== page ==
Any surgery carries the risk of complications. Spinal surgery is uniquely complex as surgery is done near the spine and spinal cord. Complications may occur and while the chance of complications is usually small, you should understand the risks and discuss any of these complications risks with your surgeon. This list is not meant to be exhaustive or detail complications in full.
Ask your surgeon about any questions you have regarding your surgical procedure.
Most spinal operations require general anesthesia and a very small number of patients may have anesthesia related problems. Problems can arise from drug reactions, other medical conditions you may have, or problems with the anesthesia. Nausea and vomiting can occur from anesthesia and are usually treated with medications. Anesthesia affects how the lungs work. A tube is inserted into the throat to give lungs oxygen; this tube may cause soreness after surgery. In rare cases the tube can harm the vocal cords. Before spinal surgery, you should meet with an anesthesiologist about possible complications.
Any spine surgery has risks of unexpected bleeding. Spinal surgery can involve major vessels and while the doctors are extremely careful to avoid harming blood vessels, a risk exists. Your blood will be typed and screened so that the surgical team knows what type of blood you may require if blood needs to be replaced during the surgery.
In the post-operative time, many surgeries carry an increased risk for developing a blood clot in the large veins of the calf. This is called deep venous thrombosis (DVT). Blood clots may continue to grow and extend up into the veins of the thigh, and in some cases into the pelvic veins. The body attempts to stop any bleeding associated with surgery by increasing the body’s natural clotting cascade. This is why the risk for a DVT is higher following surgery.
DVT prevention is taken very seriously during the operation and in the recovery time. There is a risk that a blood clot could break off from the vessel and travel through the veins to the lung. This is called a pulmonary embolism and can harm the blood supply to the lung and even cause part of the lung to collapse. It is important that after surgery you begin moving your legs and walking as instructed by your surgical team. You will also likely be wearing special stockings around your calves that pulsate to help squeeze your leg muscles allowing blood to move. You may also be placed on a medication while in the hospital to slow down the blood clotting mechanism. It is important you follow all post-operative instructions as these measures reduce this risk.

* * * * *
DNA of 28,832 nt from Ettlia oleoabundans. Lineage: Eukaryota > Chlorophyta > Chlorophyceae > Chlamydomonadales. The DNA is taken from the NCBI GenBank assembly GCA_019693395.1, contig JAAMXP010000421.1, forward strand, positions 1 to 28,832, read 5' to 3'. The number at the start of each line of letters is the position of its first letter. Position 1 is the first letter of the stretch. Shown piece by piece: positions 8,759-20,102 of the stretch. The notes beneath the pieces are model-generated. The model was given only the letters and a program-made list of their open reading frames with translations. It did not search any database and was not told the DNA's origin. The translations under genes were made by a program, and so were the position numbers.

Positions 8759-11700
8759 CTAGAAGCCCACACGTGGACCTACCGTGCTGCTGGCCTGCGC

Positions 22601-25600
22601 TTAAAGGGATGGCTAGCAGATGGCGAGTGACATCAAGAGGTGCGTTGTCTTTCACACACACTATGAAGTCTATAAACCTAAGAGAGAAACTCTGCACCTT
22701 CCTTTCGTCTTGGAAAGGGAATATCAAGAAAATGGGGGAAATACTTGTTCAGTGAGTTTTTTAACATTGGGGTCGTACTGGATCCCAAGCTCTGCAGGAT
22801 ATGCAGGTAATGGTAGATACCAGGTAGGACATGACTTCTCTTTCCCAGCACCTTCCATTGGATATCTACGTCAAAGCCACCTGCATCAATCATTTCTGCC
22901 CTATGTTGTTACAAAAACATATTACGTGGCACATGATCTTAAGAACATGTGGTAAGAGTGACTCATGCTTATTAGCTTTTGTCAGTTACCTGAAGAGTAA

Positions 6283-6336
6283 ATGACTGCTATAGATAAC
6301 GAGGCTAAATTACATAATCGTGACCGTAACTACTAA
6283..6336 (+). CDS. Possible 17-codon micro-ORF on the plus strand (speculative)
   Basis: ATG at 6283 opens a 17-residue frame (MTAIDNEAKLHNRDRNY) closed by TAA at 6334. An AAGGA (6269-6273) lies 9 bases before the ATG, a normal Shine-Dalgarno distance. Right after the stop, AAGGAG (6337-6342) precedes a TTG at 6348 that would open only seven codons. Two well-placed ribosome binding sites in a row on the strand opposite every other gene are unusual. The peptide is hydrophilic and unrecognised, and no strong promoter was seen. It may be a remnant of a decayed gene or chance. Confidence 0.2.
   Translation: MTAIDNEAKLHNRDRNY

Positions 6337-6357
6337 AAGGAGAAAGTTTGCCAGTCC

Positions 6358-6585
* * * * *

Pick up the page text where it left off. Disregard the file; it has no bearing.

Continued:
Your spinal cord and nerves are covered by a thin tissue called the dura matter. A tear in this covering can occur during spine surgery. If the tear is noticed during surgery, it is surgically repaired and commonly heals well. If the tear does not heal, it may leak spinal fluid. This leak can cause a spinal headache. If the tear does not heal quickly on its own, a second operation may be necessary to repair the dural tear.
After any surgery with general anesthesia it is important to exercise your lungs. Lying in bed reduces your lung function and pain medication can also cause you to not breathe deeply. It is important that your lungs are working their best. Lungs that are not working at full function can lead to poor blood oxygen levels and an increased risk for pneumonia.
You will be encouraged to take frequent deep breaths and even cough often. You will be encouraged to get out of bed, sit upright in a chair, and use a special breathing device called an incentive spirometer to improve deep breathing. Follow the instructions from your surgical team to help your lungs after surgery.